When I Find Myself in Times of Trouble…

Seeking solace in the Beatles


During the worst of the political situations in the last weeks, I needed an escape. Baseball season hadn’t started, although, mercifully, spring training had. But when I felt my mind threatened by the black-eyed dog of insanity, the weight of narcissistic lies and intentional madness adding up to evil, I remembered an old video set in my closet. I’d given it to my sons when they were young enough to be influenced by my interests. But nobody has watched it in years. It’s “The Beatles: Anthology,” an eight-hour presentation of the tremendous cultural phenomenon generated by four lads from Liverpool.

It starts in the early 1950s, as urban American rhythm and blues was morphing into rock ‘n’ roll, and traveling to England in 45s. John Lennon met Paul McCartney. And dear friends, that could be a wonderful story right there. What made them so compatible? How did their musical spirits become so readily intertwined? Not to mention my sentimental favorite, George Harrison. He was the youngest, but somehow the glue that allowed John and Paul to bind to the best of their abilities.

They were completely committed to the music, taking on a difficult apprenticeship in Hamburg. Between two stimulant-laced stints on the Reeperbahn, separated by a mild deportation, they polished their chops enough to win over the young people of Liverpool when they performed at the Cavern Club.

What dank bleakness was eradicated by their energy and exuberance among the cold and lonely in Northern England in 1963? They gained encyclopedic knowledge of the musical vocabulary of rock, and they synthesized it with a professionality that included both lighthearted and vicious wit.

Then John and Paul turned into the foremost songwriters of the 1960s, and the band won over the entire world. Life became a manic and surreal chase. The music transfixed all sentient beings. Their melodies, their rhythms, their harmonies, their words were like a launchpad for a generation. George says, at one point in “Anthology”: “Everyone used us as an excuse to go mad, and then they blamed us for it.” That is the crux of the matter.

And no moment is more exemplifying of that than the August 15, 1965, Shea Stadium concert. Everything leading up to that was an incredible journey. The Beatles strove and sacrificed and found miraculous wonder, and they discovered the whole world wanted to join them. They conveyed a compelling energy, universal, greater than the sum of its parts.

On that stage, which didn’t seem to be too fiery hot (they wore what appear to be high-collar, rather heavy military jackets suggestive of epaulets and ribbons), you can detect that this is the climactic moment of a long and beautiful run. The screams of the audience (55,600), the way Paul and John say hello to each other after they tune their guitars before the first number (“Twist and Shout”), the way Paul and John come to the microphone to harmonize together on “Baby’s in Black,” the way John loses it late in the show and uses his elbows to play the keyboards, all are deeply fascinating to me. What a story could be told about just that one date!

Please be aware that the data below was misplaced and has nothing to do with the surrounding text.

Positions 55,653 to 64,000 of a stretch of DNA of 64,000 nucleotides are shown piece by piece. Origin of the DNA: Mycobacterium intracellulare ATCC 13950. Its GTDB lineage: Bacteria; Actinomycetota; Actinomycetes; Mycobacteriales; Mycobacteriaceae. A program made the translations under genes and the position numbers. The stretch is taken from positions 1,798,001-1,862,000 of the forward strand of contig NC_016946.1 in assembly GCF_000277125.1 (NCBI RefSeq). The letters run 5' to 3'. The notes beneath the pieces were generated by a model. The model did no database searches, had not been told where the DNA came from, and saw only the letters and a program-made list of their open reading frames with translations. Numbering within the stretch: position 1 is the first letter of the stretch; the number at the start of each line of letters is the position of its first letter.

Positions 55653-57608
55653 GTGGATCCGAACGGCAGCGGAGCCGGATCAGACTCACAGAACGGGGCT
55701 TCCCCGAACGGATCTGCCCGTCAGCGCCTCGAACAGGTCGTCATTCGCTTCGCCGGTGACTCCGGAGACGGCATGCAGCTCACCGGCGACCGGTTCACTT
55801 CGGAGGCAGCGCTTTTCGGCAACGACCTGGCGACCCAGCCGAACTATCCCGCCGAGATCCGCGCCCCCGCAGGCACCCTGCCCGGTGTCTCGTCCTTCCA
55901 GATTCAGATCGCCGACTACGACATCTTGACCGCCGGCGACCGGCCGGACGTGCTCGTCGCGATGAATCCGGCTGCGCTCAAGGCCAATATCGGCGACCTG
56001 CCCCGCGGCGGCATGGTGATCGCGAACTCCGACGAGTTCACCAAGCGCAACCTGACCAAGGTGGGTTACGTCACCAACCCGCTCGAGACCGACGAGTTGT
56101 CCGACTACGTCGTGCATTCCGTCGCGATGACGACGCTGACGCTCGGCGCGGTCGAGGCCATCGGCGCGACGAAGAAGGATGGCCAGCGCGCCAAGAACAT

Afterward, everything was downhill. They couldn’t imagine doing anything bigger, and within a year, they would be done with the road altogether. They only performed live once more, on the roof of the Apple Building in Savile Row in January 1969. While they still had a powerful energy and forward momentum that would produce Revolver, Sgt. Pepper’s, and the White Album, help them start a production company, and allow them to attempt to begin domestic lives, the newness wasn’t so new, the fun less fun.

John later said, and I paraphrase, “Don’t you think the Beatles gave everything they had? A whole section of our lives was dominated by it. While everybody else was hanging around, we were working twenty-four hours a day.”

He also said, “I was eating and drinking too much and basically crying out for help.” They couldn’t sustain it. And why should they? When it became about business entanglements and money, it was no longer about the music. You can imagine John (and all of them in their way) saying, “Then what am I doing it for?”

Oh, but it was glorious while it lasted. “How did you find America?” “Turn left at Greenland.” “Are you a Mod or a Rocker?” “I’m a mocker.”

“Yellow Submarine.” “Hey Jude.” “Let it Be.” The Beatles were insouciant and sweet. They loved each other. They were willing to share what they were doing with everyone, and it became a trap.

This, to me, is one of the great, endlessly repeated, infinitely varied stories of humanity, how people become something they can’t sustain. First, there must be fertile ground for the desire to become that thing, and energy and focus to discipline oneself to attain that object of desire.

And then to attain it, and to see how empty much of the attainment is, how unfulfilling in its way, how dissatisfaction often accompanies the attainment of desires. And then how do we pull the plug? How do we disentangle from becoming what we can’t sustain? This draws me both as a reader and a writer — and as a thinker.

So, with “Anthology,” though I felt like I was escaping the worrisome days of the post-Obama administration, still the stories of striving, achieving, and failing play out before me with no end. I can’t escape.

Even so, the Beatles left behind so much joy.

Y.S. Fing is a composition lecturer at a local university and a literary gadfly in the DC area. Recently, he has been experimenting with short essay form in Fingism and Finglish.

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